July 13, 2005
We’ve got a mystery brewing. For the next issue (September) we wanted to do something on the ever increasing popularity of the so-called Tom Mix hat style. You know, the single crease down the middle with the two side pinches (if you don’t know what I'm referring to, look at my hat, above).
As popular as the style is today (in fact it's almost a glut), when I was a kid nobody would be caught dead in this style hat unless you were a rodeo clown or going to a costume ball and wanted to look ridiculous. Of course, the style predominated in the 1920s thru the 1930s in the Western serials and with Hank Williams, Bob Wills and Country Swing types, but about the end of WWII it started to fade and by the time I was growing up in the 1950s it was long gone.
As I remember it, in the seventies certain outlaw musicians like Asleep at the Wheel and Jerry Jeff Walker started wearing the big Tom Mix style hats again. I remember being at the Prescott Rodeo Parade in about 1977 and one of the sheriff's posse guys came by wearing one and I thought, "Man, that is so out, it’s in." I bought my first Tom Mix that year and have worn the style ever since (and of course, it's no coincidence that Honkytonk Sue wears the hat style as well).
As we developed the article we had to deal with the other names for this hat style that have evolved, like "The Gus," in honor of Robert Duvall who, as Gus, wears this crease in the tv series Lonesome Dove. Peter Fonda also wore the crease in The Hired Hand and Steve McQueen dons one in Tom Horn. Some companies even call the hat style “The Quigley” in honor of Tom Selleck who starred in Quigley Down Under and wore the crease.
But I grew up knowing this hat style as the Tom Mix. So when it came time to illustrate this piece, I looked in our massive photo archives for a photo of the Western silent film idol wearing his namesake and lo and behold, every single photo I found, Tom is not wearing the crease. Of course he's wearing a big, ol' hat, but white or black, his crease is more "reach and grab," meaning as you reach for the crown of a hat to pick it up, your thumb and forefinger creates indentations on either side if you squeeze. But no center crease with the distinctive 45 degree angle.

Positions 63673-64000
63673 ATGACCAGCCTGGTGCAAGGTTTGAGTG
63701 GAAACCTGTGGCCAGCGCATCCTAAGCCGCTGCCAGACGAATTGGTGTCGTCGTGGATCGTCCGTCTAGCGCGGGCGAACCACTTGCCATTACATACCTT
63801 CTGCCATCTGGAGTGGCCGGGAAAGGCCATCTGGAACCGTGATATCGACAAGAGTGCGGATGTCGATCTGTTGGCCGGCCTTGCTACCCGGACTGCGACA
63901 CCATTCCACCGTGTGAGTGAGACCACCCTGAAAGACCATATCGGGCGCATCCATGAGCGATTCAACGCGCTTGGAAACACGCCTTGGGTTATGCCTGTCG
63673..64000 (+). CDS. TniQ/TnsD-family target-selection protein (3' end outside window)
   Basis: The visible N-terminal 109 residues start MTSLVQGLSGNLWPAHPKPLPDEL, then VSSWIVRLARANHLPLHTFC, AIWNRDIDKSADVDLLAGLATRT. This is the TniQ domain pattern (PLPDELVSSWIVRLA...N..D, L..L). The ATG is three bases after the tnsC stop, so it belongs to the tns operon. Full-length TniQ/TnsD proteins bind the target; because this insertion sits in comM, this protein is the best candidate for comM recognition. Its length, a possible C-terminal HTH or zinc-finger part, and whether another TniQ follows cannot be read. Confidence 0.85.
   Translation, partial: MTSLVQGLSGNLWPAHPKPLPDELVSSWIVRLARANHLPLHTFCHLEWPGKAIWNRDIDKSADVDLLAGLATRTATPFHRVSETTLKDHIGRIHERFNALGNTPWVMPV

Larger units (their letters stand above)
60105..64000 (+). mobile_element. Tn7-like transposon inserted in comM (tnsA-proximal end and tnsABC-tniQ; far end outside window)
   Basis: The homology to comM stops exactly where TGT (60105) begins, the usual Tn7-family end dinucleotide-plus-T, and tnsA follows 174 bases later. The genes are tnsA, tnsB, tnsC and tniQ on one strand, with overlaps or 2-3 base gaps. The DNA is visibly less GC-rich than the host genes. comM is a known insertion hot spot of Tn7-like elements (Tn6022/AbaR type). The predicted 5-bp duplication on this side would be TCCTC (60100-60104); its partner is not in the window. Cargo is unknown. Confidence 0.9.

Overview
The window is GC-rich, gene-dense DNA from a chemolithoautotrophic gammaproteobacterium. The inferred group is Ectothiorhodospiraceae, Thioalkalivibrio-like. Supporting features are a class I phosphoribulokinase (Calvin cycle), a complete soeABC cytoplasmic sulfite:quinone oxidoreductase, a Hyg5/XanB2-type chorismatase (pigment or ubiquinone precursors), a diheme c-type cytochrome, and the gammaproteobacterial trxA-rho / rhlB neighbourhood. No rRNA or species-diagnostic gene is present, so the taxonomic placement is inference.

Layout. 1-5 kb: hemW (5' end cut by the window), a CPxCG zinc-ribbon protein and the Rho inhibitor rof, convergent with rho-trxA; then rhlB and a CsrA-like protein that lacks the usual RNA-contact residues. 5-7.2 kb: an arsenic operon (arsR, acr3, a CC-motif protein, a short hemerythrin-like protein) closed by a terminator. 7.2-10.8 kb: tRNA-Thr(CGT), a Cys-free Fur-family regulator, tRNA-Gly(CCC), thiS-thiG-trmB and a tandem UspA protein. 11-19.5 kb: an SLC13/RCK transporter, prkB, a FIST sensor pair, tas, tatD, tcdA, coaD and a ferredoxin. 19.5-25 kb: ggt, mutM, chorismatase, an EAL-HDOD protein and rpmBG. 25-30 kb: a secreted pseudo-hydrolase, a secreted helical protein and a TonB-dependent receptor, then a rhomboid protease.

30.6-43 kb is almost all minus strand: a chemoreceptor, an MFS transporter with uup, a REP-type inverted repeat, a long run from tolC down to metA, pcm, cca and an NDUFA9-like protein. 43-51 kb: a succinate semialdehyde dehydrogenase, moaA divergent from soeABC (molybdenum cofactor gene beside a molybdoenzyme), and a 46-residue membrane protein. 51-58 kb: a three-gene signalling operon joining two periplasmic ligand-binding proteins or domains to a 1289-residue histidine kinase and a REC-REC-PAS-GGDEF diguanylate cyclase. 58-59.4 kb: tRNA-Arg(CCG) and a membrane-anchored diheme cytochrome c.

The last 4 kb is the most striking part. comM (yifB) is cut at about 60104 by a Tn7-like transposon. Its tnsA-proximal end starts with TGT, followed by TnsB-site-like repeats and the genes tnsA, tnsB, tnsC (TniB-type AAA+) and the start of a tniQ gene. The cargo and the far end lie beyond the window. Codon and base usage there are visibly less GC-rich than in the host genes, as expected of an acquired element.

This is shocking to a hat Nazi like me! I just naturally assumed there were tons of photos of Tom Mix wearing his signature hat. But I have to confess, I've been looking for two days now and I can't find a single photo of Tom Mix wearing a Tom Mix. Amazing. This afternoon I solicited Gary Rosenthal of the Stetson Hat Co. and he insisted they have a photo of Tom Mix in the lobby wearing the hat style, but when I challenged him, he put the phone down and ran out there and looked, and you guessed it, it was a different crease. Gary still can’t believe it because he's been with Stetson for 35 years and they have always called this hat style, the Tom Mix. He assures me he is going home tonight and look through his files because like me, he just assumed Stetson called the hat the Tom Mix because, well, Tom wore one.
There are theories of course. Hatmaker Tom Hirt from Penrose, Colorado believes someone just called the hat a "Tom Mix" when his name came to mind and the name just settled on the star, even though he perhaps never wore one.
Here's the challenge: if anyone can find me a photo of Tom Mix wearing a Tom Mix style I’ll eat my hat. Ha. Actually I'll buy you lunch at your favorite place. I'm not joking.
"Truth burns up error."
—Old Vaquero Saying
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